We’ve all seen it. Advertisers will share screenshots of their Ads Manager results with an insane Return On Ad Spend. They’re proud of it, and they should be.
But they should be skeptical of that number, and so should you. There’s a lot of “stuff” potentially holding up that number.
First, the reported ROAS is reliant on accurate values provided for your conversion events. It doesn’t mean that advertisers manipulate these, but mistakes happen.
Context is also necessary. Use the Compare Attribution Settings option to break down ROAS into columns.
I dug through my own results and found an example of a time I had a 16X ROAS, and every purchase was view-through. On the surface, it’s something to be excited about. Scratch below, and you see it’s nothing special.
If the bulk of your amazing Return On Ad Spend is due to view-through conversions, it’s not really anything to brag about. It doesn’t make it meaningless (necessarily), but it’s important to provide that context.
When it comes to your ad clearly contributing to purchases, prioritize 1-day click and the other Click Attribution is one way Meta gives credit to an ad for a conversion. Credit will be given to an ad when someone clicks your ad within a specified number of days of clicking. Click Attribution options include 1-day click, 7-day click, and 28-day click, the last being only available for reporting. More settings. View-through can contribute, too, but it shouldn’t be doing the heavy lifting.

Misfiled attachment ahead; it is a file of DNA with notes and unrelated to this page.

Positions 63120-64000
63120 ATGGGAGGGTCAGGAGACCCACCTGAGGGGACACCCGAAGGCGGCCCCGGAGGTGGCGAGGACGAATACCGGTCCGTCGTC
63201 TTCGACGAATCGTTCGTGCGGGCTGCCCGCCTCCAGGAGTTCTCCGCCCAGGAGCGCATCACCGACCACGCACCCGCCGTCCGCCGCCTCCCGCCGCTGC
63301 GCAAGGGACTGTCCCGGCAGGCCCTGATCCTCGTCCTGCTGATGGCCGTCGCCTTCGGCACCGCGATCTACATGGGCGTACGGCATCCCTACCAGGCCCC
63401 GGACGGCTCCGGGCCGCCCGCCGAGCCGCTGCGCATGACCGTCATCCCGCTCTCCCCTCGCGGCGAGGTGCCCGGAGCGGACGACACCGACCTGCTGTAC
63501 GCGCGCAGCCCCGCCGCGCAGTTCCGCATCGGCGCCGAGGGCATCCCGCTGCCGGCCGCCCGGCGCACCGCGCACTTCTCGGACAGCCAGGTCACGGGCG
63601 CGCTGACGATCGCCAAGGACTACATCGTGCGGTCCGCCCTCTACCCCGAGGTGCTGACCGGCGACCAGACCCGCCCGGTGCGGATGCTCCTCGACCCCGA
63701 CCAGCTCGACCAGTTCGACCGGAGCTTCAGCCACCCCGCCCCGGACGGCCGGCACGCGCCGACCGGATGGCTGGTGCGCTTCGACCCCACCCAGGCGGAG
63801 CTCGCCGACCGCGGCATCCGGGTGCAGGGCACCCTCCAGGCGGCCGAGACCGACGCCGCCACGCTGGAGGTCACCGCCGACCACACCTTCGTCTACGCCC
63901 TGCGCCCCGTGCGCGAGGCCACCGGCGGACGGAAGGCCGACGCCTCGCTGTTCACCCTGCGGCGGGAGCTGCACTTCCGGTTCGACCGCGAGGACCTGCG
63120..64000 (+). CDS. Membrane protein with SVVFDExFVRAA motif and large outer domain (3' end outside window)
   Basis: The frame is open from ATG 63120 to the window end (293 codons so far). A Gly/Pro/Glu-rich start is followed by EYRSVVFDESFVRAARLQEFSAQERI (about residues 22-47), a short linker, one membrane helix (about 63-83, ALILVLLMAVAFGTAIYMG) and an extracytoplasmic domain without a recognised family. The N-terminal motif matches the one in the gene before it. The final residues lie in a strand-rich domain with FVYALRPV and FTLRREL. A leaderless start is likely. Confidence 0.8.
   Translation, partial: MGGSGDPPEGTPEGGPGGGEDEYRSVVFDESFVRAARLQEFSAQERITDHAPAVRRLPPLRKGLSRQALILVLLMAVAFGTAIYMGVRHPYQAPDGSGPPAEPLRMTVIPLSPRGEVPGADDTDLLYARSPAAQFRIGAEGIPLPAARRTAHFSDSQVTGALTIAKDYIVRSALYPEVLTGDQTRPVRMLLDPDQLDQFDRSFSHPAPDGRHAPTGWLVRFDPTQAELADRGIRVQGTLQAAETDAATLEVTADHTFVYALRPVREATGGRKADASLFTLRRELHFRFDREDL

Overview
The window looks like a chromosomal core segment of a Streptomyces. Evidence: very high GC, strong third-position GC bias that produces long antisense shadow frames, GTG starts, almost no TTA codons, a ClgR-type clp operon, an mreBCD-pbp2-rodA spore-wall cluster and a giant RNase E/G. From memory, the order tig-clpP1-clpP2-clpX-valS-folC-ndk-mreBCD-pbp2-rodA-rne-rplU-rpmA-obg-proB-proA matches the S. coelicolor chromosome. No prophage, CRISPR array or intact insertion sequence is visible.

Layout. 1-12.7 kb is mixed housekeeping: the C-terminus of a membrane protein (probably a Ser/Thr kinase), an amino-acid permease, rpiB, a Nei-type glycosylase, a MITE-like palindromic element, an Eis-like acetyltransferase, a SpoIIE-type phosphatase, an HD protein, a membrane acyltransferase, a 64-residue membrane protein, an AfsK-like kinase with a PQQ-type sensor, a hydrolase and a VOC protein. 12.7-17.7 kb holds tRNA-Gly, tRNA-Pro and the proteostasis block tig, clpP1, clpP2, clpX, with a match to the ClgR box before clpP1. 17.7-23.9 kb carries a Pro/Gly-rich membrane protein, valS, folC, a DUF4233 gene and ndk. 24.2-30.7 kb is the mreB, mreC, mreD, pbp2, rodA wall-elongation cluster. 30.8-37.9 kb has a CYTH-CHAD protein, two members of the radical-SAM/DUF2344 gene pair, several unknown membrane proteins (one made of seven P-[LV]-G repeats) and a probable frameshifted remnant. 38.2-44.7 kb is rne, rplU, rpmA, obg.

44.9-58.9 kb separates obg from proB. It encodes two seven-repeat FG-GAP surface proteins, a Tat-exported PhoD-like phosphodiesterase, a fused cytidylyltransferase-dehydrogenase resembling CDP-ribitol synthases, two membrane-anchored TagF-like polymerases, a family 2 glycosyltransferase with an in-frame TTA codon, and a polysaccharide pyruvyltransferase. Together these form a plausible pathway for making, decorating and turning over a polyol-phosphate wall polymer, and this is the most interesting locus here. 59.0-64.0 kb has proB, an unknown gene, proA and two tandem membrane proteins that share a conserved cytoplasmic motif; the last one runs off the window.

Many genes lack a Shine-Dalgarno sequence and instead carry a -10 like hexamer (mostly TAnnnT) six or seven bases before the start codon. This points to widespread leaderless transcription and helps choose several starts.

The next time you get an insane ROAS, break it down by Attribution is how Meta gives credit to an ad for a conversion. Your Attribution Setting determines how your ad will be delivered and the reporting attribution window. The default Attribution Setting is 7-day click and 1-day view, which means that anyone who converts within 7 days of clicking or 1 day of viewing your ad will be counted as a conversion. More to confirm it’s legit. And if it is, feel free to share two screenshots with the world: One of your ROAS and one of the Breakdown is a way to get insights into your ad performance related to time, delivery, action, or dynamic creative element. More by Attribution Setting.
You’ll get my respect.